In March 2016, during a motorcycle ride to the grocery store, Dale’s life changed forever. While waiting at a stoplight in the turning lane, Johnson was hit by a young driver who didn’t see him. The impact of the 2-ton car on Dale’s 700 pound motorcycle threw him off his bike. He waited in agony, reciting street addresses, names and statistics to stay conscious until the paramedics arrived. His injuries were so severe that he was losing blood as quickly as they could transfuse it. By the time paramedics were able to stop the bleeding with a tourniquet, Johnson had used several units of type O negative blood.
Johnson woke up in the Intensive Care Unit. He could tell from the nod his wife gave him that his leg was gone. The doctor worked for nearly four hours repairing broken bones in his shoulder and legs and trying to piece together a dismembered artery, but his leg could not be saved. Fortunately, Johnson suffered no trauma to his brain or spine. During the time Johnson received treatment, from the accident site and in the hospital, his medical teams used more than 20 units of blood and several units of platelets to replace what he’d lost.
“There was a time I only had someone else’s blood in my body. I didn’t have any of my original blood. There’s something indescribable about knowing that,” Johnson said. “I remember thinking somewhere along the way more than 20 different people took time out of their day, made an appointment, and donated. And as a result of that commitment, they helped save my life. I am very thankful.”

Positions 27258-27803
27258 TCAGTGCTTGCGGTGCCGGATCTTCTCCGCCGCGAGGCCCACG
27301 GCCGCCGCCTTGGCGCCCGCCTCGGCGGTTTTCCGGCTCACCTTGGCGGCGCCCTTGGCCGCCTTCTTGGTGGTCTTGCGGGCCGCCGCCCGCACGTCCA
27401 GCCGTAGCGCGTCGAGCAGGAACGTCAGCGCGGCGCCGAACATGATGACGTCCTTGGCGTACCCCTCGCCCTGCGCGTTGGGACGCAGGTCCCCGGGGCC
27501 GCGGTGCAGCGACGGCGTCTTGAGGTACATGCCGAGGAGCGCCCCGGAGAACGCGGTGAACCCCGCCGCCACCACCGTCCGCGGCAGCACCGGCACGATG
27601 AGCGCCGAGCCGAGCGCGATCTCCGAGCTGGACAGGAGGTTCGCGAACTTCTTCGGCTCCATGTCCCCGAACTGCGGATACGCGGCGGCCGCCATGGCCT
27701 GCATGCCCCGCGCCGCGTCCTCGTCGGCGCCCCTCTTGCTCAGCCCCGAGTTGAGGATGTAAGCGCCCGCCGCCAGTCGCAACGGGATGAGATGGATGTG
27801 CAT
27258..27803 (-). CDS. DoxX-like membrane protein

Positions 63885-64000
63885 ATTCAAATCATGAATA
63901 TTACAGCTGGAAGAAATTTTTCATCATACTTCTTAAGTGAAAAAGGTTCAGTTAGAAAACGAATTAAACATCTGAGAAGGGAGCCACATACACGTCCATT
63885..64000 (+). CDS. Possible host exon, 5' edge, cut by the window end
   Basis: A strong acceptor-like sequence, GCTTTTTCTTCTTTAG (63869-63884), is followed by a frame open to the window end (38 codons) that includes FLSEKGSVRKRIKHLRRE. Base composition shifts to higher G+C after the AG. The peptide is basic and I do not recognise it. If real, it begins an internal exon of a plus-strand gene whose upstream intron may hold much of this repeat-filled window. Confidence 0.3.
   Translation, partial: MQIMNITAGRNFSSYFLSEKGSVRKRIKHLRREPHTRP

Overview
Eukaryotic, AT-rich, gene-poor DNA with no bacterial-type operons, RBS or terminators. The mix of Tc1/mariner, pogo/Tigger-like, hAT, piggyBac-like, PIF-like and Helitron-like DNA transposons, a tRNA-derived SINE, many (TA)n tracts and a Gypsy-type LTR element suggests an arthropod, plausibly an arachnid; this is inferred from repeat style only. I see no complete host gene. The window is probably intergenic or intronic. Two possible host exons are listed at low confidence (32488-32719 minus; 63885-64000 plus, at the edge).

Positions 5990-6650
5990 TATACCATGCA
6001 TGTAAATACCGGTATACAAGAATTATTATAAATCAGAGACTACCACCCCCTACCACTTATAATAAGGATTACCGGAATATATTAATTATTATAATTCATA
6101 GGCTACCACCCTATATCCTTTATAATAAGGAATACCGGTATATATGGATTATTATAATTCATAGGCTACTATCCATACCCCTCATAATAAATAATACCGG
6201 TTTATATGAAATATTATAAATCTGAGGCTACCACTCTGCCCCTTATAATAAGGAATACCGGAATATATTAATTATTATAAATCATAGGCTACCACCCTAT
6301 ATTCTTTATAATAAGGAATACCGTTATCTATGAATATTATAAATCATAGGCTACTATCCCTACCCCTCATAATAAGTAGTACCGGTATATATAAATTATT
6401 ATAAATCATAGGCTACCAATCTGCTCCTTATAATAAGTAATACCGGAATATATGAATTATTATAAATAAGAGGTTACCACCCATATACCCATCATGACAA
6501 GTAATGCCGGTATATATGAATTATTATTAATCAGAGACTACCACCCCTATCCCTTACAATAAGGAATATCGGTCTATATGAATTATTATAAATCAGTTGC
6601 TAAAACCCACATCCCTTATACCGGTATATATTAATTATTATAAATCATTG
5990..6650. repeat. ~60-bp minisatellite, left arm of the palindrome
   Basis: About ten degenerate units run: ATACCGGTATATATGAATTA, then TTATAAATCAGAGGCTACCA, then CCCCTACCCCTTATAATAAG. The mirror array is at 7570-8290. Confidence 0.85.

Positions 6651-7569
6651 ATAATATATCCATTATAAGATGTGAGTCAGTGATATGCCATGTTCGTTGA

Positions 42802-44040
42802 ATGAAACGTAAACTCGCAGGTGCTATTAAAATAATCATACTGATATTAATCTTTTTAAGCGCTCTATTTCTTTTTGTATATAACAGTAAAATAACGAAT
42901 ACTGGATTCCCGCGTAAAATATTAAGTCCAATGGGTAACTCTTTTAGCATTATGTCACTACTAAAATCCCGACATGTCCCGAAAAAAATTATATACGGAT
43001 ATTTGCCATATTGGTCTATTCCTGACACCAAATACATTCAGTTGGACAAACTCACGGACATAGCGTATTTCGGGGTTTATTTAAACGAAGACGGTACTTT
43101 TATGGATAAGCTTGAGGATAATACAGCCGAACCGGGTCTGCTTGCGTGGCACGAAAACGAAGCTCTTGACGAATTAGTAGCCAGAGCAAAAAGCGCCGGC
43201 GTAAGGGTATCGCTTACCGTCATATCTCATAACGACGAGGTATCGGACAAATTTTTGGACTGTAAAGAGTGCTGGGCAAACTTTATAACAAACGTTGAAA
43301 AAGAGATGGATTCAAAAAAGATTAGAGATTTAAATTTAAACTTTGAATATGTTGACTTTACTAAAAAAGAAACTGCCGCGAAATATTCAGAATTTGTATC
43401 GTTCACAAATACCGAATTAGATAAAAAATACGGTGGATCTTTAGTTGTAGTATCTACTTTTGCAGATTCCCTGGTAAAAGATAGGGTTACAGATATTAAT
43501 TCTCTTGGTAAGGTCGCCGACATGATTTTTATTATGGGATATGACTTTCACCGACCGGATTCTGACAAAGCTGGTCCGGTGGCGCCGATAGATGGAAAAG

He hasn’t let his accident hold him back. He purchased a new motorcycle and stays active. Getting around takes him a little longer, but it didn’t stop him from meeting with the young man that hit him and forgiving him.
Jenn lives in Lincoln with her husband and daughter, and is a lifelong Lincolnite. She had been regularly performing breast self-exams due to a strong family history of breast cancer that includes her aunt, mother, and grandmother. In late January 2015, Jenn discovered two large lumps. One in each breast. “Within a matter of one month, I went from being just Jenn, living life, to cancer patient. It happened just like that.”
In total, Jenn did 20 weeks of chemotherapy, during which she had to have blood transfusions. “The thing about chemo is that it doesn’t only impact the cancer cells, it impacts everything—red blood cells, white blood cells, platelets; everything just gets depleted. I got to the point not once, but twice where my body was so worn and beaten that I couldn’t receive chemotherapy and I had to spend 6 or 7 hours at the hospital receiving a blood transfusion instead. They needed my body to recover fast enough to continue the necessary treatment to kill the cancer.” It takes one hour or more to transfuse one bag of blood, and Jenn needed 2-3 units as well as platelets. “But luckily for me, there was blood on hand, and I didn’t have to wait for the next day or the next week. I was simply able to get it and go and there was no further delay in my treatment.”
Tom suffered a stroke due to a leaking mechanical heart valve, which left him weak and vulnerable. It took 11 pints of blood and open heart surgery to save his life. “My heart is so grateful knowing people are taking the time to donate their blood for whomever may need it,” Elaine said through tears. “I saw my husband extremely ill to the point that I didn’t know if he was going to make it. I watched him receive the blood. I was so thankful it was available when he needed it.” When Elaine got a phone call from NCBB letting her know her blood type was needed, she immediately scheduled an appointment. Just the night before, she sat across the table from Tom, and they talked about how happy they were he was alive and doing well.